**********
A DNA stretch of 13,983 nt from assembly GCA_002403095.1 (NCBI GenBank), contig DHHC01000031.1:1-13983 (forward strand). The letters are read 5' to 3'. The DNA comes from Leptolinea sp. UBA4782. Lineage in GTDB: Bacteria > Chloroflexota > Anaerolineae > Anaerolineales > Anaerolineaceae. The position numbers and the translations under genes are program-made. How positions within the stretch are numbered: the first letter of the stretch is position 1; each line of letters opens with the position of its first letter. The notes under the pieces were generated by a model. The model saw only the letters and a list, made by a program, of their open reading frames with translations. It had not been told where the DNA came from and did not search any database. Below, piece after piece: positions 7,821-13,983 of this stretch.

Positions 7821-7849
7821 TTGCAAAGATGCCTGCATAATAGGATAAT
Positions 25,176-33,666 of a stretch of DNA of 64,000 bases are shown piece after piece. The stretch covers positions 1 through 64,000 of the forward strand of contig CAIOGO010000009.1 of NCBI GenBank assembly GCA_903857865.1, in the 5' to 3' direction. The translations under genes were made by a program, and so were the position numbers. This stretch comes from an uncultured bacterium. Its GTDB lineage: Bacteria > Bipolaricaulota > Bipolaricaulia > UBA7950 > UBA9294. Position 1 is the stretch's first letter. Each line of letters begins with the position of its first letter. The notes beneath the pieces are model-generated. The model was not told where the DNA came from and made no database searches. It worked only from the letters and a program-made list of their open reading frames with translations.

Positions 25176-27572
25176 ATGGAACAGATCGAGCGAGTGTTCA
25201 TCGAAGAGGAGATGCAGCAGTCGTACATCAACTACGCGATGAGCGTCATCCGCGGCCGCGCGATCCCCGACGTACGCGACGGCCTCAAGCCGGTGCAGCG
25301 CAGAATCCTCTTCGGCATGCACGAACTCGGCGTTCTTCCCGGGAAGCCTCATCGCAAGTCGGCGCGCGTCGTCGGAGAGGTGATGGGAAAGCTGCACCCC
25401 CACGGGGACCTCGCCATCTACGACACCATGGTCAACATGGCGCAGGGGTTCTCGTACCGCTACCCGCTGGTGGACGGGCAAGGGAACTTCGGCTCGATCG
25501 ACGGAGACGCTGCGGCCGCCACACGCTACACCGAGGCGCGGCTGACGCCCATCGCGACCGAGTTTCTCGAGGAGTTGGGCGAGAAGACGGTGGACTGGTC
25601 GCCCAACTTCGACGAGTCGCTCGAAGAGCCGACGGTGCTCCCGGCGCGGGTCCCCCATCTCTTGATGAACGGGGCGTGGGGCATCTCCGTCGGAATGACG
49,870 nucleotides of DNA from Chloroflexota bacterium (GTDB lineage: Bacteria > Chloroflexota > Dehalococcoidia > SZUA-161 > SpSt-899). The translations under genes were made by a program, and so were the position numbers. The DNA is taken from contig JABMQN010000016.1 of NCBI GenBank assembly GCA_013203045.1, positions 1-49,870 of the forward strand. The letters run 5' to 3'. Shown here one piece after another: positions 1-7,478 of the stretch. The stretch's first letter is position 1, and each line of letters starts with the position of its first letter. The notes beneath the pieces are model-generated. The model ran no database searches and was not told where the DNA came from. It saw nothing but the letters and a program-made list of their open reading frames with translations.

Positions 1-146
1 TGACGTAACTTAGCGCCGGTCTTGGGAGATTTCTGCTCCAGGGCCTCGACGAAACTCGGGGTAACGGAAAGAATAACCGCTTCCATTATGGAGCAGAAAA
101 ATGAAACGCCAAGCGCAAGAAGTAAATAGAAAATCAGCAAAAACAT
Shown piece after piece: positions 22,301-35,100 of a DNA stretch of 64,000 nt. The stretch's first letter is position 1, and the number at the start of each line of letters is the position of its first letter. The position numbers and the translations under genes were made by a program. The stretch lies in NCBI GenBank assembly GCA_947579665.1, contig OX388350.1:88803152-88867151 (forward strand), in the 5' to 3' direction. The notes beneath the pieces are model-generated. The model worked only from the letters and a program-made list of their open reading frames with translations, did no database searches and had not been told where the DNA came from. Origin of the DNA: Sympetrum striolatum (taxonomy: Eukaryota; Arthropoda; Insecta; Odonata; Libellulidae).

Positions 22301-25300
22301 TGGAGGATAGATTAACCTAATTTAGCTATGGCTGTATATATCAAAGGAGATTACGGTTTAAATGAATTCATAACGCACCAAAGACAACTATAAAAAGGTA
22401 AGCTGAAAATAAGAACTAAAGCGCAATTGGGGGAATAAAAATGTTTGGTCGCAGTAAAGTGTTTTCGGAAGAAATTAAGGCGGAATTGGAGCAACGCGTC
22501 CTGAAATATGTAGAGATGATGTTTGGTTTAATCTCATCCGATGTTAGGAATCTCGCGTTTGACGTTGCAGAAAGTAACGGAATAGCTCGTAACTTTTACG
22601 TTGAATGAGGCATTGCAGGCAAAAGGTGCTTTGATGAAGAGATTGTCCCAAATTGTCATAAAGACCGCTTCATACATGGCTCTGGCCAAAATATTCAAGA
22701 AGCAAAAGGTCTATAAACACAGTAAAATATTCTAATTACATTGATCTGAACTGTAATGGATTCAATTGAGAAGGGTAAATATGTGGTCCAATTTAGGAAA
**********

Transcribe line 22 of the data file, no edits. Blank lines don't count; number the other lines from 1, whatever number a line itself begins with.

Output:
22701 AGCAAAAGGTCTATAAACACAGTAAAATATTCTAATTACATTGATCTGAACTGTAATGGATTCAATTGAGAAGGGTAAATATGTGGTCCAATTTAGGAAA